Marie Christine Vila
“Some foolishness here and there/You
need to laugh a little”
(“De la sottise éparse/Il faut bien rire un peu”. L’humour de Cathy Berberian)
Inseparable from Cathy Berberian’s musical life, irony and humour imbue and guide her musical choices, creations, interpretations and theatrical presentations. One of the essential features of her artistic personality is her sense of humour, of the ridiculous, of amusement, her art of combining the serious with the ridiculous, the greatest professionalism with frivolity, and respect with irony. As a little girl she trained herself to sing by having fun with her voice, imitating everything she heard—animals, noises, singers. The young woman who went on to marry Luciano Berio did not give up her domestic clowning, which have inspired John Cage and many others. Later on, going beyond the constraints of the music composed for (through?) her, she gives free rein to parody, pastiche, travesty—peaceful weapons for combating ready-made ideas, undermining certainties, shedding a fresh light on the repertoire. The clown’s role that Cathy Berberian claims responds to the deep desire to question the tradition, to express an inventive, open conception of music, to anchor music and singing in life itself. And that cannot be done without smashing idols and doing away with received ideas, in a burst of laughter. Irony, brandished as a weapon against dogma, sanctimoniousness, obscurantism and reaction, is echoed by a humour that is more ambiguous, fleeting and light-hearted; the kind that protects us against yet more dogma and makes life bearable. Cathy Berberian’s humour (vocal, theatrical and musical) reveals a spirit and an intelligence constantly in search of truth and beset by doubts, at the heart of creation.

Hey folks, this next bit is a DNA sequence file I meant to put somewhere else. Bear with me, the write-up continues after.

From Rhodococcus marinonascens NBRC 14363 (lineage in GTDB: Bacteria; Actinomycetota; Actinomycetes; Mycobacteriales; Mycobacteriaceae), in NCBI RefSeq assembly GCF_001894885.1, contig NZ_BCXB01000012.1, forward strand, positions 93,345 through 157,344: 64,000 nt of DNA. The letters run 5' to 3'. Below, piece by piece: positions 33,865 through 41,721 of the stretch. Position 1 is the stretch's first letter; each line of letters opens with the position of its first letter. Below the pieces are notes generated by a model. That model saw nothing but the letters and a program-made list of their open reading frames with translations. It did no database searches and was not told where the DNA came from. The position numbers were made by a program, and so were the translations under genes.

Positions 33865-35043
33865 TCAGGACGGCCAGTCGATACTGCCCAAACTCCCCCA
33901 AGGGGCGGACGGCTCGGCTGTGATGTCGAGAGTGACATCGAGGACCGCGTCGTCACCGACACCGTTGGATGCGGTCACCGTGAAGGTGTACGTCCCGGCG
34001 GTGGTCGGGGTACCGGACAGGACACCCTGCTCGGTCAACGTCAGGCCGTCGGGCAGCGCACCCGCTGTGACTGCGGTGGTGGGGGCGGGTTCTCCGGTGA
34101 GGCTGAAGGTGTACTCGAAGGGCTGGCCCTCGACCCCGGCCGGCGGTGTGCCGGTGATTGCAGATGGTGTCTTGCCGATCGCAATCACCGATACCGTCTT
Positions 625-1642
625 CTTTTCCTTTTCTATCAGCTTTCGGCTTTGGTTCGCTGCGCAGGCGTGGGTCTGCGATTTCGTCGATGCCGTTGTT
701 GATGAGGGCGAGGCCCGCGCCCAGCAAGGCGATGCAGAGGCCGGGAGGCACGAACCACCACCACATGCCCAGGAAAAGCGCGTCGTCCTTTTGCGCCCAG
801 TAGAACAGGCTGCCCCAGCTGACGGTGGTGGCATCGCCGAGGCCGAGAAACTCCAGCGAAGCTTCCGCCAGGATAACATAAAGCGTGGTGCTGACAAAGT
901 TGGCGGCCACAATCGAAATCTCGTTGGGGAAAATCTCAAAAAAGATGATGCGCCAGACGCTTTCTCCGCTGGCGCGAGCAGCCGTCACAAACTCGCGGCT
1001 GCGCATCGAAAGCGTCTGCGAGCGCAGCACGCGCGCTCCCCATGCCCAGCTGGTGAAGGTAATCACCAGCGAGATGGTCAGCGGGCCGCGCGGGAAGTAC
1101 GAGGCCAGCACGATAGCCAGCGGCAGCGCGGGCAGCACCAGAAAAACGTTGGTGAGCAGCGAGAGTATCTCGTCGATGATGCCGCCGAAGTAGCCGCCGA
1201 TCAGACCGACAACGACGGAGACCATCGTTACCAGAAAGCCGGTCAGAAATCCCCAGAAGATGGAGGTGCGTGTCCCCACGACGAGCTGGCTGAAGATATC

(translation: UVA Vertalers)